Earmarks and Obamacare — Count on the Constitution, not Congress or the courts

There has been considerable brouhaha over whether the Republican-controlled House of Representatives in the 112th Congress will really reduce runaway federal spending. One day the leadership designates a chairman of the Appropriations Committee with a major earmark portfolio of his own and the next day there are fears that even Tea Party stalwarts might get wobbly on bridges to nowhere. This has raised protests from both libertarians and conservatives (see here and here on the Appropriations chairmanship, here and here on bridges to nowhere). The specter of the last Republican-controlled Congresses, which descended into free-spending mania, looms large.

The legislative battle to control spending is necessary and worthy, and we must continue to encourage the new Republican majority to be true to the promises they made in the last election to control spending.

However, may I suggest a more fundamental analysis. Struggling to get Congress to be truly fiscally conservative is a retail solution when the problem is wholesale. Similarly, the constitutional challenges to Obamacare will not necessarily overturn the entire law. For example, even Judge Henry Hudson’s generally commendable decision held that eliminating the individual mandate does not invalidate the rest of the law. By nitpicking at separate individual usurpations in Congress or the courts we are fighting the Washington game by Washington’s rules. These Washington rules are based on over 70 years of abuse of constitutional language by progressive control of the Supreme Court and other branches of the federal government. As long as these modern misinterpretations of the Constitution stand, neither legislative action or court challenges will be enough. Until we address the underlying distortions of the Constitution which have allowed the federal government to expand far beyond its original constitutional powers, the statists will always be able to advance another program, another legal cause to replace whatever we succeed in repealing or overturning.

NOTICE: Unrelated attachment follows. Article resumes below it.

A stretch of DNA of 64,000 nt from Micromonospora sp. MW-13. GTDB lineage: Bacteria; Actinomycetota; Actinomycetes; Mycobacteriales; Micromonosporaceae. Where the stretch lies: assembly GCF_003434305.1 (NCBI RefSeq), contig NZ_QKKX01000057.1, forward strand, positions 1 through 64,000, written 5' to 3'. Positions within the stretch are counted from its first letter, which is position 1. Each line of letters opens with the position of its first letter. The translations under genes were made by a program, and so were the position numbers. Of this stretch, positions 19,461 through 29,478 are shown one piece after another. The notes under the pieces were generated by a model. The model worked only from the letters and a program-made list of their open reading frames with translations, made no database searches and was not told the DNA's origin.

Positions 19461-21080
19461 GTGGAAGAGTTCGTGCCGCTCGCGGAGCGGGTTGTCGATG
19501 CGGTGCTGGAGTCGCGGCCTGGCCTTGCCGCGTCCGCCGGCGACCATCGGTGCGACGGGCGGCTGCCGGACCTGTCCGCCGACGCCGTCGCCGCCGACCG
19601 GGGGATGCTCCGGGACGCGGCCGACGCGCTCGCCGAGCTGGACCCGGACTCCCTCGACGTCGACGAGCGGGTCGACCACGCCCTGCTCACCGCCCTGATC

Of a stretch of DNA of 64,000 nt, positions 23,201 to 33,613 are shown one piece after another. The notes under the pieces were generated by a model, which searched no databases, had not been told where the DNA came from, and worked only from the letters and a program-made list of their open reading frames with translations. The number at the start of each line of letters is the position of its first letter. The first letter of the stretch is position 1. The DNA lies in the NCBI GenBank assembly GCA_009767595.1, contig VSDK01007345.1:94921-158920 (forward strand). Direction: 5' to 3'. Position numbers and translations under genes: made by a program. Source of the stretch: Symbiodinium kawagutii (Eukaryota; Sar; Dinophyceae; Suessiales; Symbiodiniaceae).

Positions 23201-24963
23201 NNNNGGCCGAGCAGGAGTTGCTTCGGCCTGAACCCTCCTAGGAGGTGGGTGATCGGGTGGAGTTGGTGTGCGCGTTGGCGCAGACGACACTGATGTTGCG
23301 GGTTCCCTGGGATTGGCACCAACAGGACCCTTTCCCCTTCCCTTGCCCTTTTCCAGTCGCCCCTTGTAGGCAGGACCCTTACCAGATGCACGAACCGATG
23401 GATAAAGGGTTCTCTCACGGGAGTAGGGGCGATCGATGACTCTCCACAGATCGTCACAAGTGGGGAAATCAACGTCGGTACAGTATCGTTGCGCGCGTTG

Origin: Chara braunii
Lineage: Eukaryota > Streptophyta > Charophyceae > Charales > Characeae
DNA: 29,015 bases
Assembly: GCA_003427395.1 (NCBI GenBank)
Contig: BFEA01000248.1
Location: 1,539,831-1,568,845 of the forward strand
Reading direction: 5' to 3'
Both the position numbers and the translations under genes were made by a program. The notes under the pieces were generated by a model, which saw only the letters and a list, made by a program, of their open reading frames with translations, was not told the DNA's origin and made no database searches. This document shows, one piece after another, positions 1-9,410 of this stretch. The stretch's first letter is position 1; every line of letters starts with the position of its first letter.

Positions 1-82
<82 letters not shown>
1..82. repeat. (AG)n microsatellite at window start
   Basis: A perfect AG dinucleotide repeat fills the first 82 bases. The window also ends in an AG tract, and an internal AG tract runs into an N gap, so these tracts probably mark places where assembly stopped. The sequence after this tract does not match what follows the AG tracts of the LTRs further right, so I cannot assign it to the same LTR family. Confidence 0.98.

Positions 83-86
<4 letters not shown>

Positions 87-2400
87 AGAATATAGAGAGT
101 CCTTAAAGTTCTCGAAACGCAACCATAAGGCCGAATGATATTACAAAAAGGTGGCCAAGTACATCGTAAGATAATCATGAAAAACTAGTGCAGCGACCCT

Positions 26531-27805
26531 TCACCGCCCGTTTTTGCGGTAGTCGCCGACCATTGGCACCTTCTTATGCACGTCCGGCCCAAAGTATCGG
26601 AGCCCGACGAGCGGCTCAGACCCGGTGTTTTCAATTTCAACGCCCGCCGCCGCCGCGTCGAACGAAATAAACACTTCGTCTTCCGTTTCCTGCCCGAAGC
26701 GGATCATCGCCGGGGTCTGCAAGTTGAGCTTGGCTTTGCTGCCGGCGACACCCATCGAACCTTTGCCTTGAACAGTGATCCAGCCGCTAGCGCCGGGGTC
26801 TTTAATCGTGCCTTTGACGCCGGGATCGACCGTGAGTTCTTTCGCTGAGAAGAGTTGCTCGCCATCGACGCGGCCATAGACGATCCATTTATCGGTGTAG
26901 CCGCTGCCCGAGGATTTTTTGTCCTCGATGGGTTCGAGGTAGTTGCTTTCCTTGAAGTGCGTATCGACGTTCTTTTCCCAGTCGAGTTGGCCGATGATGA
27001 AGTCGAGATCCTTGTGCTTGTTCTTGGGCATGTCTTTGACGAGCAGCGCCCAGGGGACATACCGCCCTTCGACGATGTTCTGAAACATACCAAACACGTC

We will only bring the federal leviathan under control when we start fighting the battle on our own terms. Our battle strategy must be to stand on the Constitution. We can permanently cut off the federal leviathan at the source by restoring the original constitutional structure which limited the federal government’s ability to expand to such ridiculous size and power.

We can restore this very limited allocation of authority to the national government by amending the Constitution to restate the original meaning of the clauses which have been most distorted by the Supreme Court. A complete program of such amendments is laid out in Timely Renewed. The most critical may be the restoration of the interstate commerce clause set out in Chapter 5 and of Section 1 of the 14th amendment set out in Chapter 9. Then we should add an enforcement procedure to the 10th amendment whereby states (at federal expense) can get a declaratory judgment that a congressional law violates the Constitution (as amended and restored to its original meanings) directly from the Supreme Court as soon as Congress passes a law. With a procedure like this we would not have to wait years for travesties like Obamacare to work their way through the court system before they are finally declared unconstitutional by the Supreme Court. This procedure is also laid out in Chapter 5 of Timely Renewed.

However, amending the Constitution to limit federal power will be difficult when the federal Congress holds a monopoly on initiating constitutional amendments. Therefore, the first step is to put through an amendment to the amendment process itself which will eliminate the cumbersome and unnecessary convention now required by Article V for the States to propose amendments. Instead the States will be empowered to directly initiate and approve amendment proposals. (See the discussion here, the amendment text here, and Chapter 5 of Timely Renewed.) This will break the current de facto federal congressional and judicial monopoly on interpreting the Constitution.

Such an amendment to the amendment process will empower grassroots patriots on the state level to restore the Constitution by bypassing and outflanking Washington. Politicians will be politicians. We must lock in this moment of constitutionalist resurgence regardless of the vagaries of political parties or federal judges. Only by restoring and enforcing the basic constitutional limits on the federal leviathan can we permanently constrain future federal mischief, thus protecting the nation even if the coming 112th Congress unhappily goes the way of the Republicans of the 1990s and early 2000s.

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